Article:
Home automation is transmogrifying the humble house into a synthetic organism, one with copper wire veins and radio “brain” waves and, if you so desire, a WiFi-connected programmable iKettle. It brings out the best and worst of humanity: the $60 Tangram Bluetooth-connected jump rope and the Scanadu Scout cookie-sized physiological health monitor. You decide which is which.
But where is home automation headed? According to the Consumer Electronics Show (CES) 2015, home automation is headed towards entertainment and convenience, towards the Internet of Things. Almost any appliance can be given an IQ: “smart” microwaves, washing machines, televisions, you name it. LG sells a HomeChat refrigerator with a built-in internal camera. Samsung sells the Neo Gear 2 universal remote smartwatch. Most connected appliances “talk” through a central hub, often a smartphone app, which administers commands through the cloud or a local WiFi network.
Unfortunately, thinner TVs and smarter stopwatches do little to improve the health and fitness of the homeowner. Home automation has an answer for that, too. In 2009, Japanese manufacturer Toto introduced the $6,100 Intelligence Toilet II. After scavenging through “samples,” the super-toilet can record insulin levels, calculate BMI, measure glucose levels and more. Dozens of manufacturers are coming out with “wearables,” things like Bluetooth-connected watches and wrist-strap health monitors, which can record data like heart rate, blood pressure and stress level. The home of the future could free patients with chronic illness from the confines of a hospital.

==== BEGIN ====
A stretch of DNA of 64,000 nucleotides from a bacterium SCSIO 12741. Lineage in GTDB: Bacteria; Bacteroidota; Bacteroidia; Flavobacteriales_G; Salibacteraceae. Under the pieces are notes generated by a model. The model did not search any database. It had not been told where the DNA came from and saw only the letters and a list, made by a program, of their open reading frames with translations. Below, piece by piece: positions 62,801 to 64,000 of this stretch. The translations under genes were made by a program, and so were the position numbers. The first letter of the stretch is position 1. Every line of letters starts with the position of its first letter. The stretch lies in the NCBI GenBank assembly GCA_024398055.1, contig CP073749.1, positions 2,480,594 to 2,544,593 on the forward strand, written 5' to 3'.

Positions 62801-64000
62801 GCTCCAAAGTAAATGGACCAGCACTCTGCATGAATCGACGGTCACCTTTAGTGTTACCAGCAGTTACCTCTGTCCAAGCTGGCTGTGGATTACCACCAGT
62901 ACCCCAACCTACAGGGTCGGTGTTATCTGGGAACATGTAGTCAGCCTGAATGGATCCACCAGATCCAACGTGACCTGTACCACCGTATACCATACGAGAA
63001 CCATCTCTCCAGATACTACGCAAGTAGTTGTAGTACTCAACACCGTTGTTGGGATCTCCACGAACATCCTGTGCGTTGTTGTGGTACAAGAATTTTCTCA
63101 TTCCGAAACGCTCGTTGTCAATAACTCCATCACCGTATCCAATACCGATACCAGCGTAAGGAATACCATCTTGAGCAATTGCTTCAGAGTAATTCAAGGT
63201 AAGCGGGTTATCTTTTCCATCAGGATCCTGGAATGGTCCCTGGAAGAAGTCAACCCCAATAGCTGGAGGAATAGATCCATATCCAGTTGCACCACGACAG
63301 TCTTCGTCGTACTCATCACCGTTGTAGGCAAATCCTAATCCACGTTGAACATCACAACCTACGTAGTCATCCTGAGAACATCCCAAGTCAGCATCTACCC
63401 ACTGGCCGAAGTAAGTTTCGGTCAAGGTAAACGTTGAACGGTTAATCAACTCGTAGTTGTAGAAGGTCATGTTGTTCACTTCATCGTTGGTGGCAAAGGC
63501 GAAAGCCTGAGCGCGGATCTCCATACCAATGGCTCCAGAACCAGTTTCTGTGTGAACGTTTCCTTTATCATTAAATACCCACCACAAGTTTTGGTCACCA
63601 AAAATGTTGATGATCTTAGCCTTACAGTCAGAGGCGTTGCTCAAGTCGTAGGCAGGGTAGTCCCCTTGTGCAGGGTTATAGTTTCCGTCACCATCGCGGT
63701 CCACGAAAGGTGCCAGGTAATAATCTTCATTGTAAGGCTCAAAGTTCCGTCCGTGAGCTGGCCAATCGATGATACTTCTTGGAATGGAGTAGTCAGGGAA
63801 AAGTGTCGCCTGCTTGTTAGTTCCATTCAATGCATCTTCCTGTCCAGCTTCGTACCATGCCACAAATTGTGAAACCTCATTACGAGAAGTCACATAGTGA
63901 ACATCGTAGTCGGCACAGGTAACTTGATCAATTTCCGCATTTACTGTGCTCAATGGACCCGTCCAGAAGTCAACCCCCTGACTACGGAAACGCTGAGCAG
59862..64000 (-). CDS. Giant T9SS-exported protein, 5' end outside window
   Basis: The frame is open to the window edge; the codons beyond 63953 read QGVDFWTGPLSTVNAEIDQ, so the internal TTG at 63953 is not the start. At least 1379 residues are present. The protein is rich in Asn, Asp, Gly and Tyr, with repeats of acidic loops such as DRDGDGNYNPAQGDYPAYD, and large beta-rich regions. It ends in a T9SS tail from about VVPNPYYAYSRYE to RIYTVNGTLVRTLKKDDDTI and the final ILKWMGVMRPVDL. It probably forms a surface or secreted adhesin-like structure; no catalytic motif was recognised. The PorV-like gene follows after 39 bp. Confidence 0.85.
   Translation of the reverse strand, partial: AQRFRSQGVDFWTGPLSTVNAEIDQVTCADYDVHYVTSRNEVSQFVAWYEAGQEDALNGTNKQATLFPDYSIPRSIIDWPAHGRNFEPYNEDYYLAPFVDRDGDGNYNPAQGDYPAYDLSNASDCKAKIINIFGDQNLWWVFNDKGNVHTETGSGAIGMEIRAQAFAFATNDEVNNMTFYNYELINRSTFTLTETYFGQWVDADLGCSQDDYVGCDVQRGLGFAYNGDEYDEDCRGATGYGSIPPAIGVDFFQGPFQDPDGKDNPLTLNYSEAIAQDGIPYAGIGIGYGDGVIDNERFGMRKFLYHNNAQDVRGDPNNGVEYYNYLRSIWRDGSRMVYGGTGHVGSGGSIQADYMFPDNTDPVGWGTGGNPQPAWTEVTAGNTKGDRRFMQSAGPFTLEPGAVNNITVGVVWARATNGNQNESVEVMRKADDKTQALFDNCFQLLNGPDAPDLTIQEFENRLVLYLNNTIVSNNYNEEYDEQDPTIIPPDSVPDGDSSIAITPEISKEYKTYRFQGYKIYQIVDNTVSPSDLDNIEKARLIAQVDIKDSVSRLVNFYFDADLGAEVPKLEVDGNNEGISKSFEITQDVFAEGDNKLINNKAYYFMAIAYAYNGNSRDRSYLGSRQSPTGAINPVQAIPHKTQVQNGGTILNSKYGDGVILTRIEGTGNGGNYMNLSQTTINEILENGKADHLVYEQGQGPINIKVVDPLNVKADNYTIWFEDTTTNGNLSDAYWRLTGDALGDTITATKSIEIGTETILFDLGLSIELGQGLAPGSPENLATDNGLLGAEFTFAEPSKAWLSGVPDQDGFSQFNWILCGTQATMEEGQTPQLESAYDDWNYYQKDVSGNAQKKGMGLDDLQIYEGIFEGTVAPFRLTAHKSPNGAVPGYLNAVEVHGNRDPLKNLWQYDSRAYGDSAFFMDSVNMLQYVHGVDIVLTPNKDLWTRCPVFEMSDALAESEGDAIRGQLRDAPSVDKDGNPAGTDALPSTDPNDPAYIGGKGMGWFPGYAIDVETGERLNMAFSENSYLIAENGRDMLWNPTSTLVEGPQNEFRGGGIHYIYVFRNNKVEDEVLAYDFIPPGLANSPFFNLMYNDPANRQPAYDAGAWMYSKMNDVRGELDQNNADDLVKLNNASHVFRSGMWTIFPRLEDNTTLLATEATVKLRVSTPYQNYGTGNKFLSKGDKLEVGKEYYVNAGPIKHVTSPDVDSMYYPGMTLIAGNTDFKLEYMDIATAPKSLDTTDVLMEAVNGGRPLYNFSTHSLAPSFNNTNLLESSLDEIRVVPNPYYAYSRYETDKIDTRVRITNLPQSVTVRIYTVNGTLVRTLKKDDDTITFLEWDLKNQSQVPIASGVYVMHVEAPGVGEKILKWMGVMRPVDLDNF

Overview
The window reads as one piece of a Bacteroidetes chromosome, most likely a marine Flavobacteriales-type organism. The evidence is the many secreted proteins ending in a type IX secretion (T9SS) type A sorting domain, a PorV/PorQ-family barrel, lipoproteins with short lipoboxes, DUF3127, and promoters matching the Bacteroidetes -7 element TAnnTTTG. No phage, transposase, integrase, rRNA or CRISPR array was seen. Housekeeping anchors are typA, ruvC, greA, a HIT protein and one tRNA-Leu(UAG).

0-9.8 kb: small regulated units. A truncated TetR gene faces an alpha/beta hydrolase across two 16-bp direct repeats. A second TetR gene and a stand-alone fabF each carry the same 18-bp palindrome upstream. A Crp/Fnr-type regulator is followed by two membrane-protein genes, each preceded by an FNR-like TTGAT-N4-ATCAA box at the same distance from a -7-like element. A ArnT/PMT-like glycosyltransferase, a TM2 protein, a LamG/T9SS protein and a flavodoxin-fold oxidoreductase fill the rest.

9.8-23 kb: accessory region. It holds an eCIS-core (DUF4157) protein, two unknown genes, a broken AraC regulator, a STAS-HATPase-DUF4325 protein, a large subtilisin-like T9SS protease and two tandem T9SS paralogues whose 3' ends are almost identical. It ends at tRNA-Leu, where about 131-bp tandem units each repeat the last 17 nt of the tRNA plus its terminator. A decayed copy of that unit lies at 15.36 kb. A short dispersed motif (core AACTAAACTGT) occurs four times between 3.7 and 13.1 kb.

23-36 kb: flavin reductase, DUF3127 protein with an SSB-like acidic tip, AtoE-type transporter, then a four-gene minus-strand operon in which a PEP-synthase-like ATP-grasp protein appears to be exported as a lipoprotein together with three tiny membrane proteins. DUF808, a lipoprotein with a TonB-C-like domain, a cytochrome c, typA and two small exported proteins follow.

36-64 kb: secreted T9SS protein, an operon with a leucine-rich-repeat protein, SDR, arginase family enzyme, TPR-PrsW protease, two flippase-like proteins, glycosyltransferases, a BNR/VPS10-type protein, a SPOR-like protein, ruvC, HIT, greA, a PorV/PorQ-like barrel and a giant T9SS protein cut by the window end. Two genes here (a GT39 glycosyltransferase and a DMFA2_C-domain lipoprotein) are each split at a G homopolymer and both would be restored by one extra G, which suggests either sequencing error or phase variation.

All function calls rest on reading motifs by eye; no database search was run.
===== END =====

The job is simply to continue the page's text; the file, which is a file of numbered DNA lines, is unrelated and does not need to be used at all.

Many automated devices communicate with other devices and their owner through a home automation platform. Apple has HomeKit, Google has Nest, and Lowe’s has Iris AlertMe. AlertMe is a security platform that controls remote-controlled garage doors, window shades, indoor lighting, smart thermostats and more. In the future, Lowe’s hopes to integrate everything from sprinkler systems to electric vehicles. So long as you have your phone and cellular signal, you can control the “smartlock” on your front door. Living like the Jetsons never seemed so possible, and home security was never so easy.
The Jetsons, however, never had to worry about landfill leachate and nitrous oxides and algae blooms. Home automation could solve those problems, too. Consider the WeMo Water Sensor. The palm-sized sensor measures tiny localized vibrations in the plumbing system to record water usage by device, time and volume. Nest sells a GPS-enabled smart thermostat that can adjust room temperature in response to anticipated weather patterns. In other words, home automation could put sustainability on autopilot.
In the meantime, you can purchase an LED-lit, programmable porcelain coffee mug from Intel. Best and worst …
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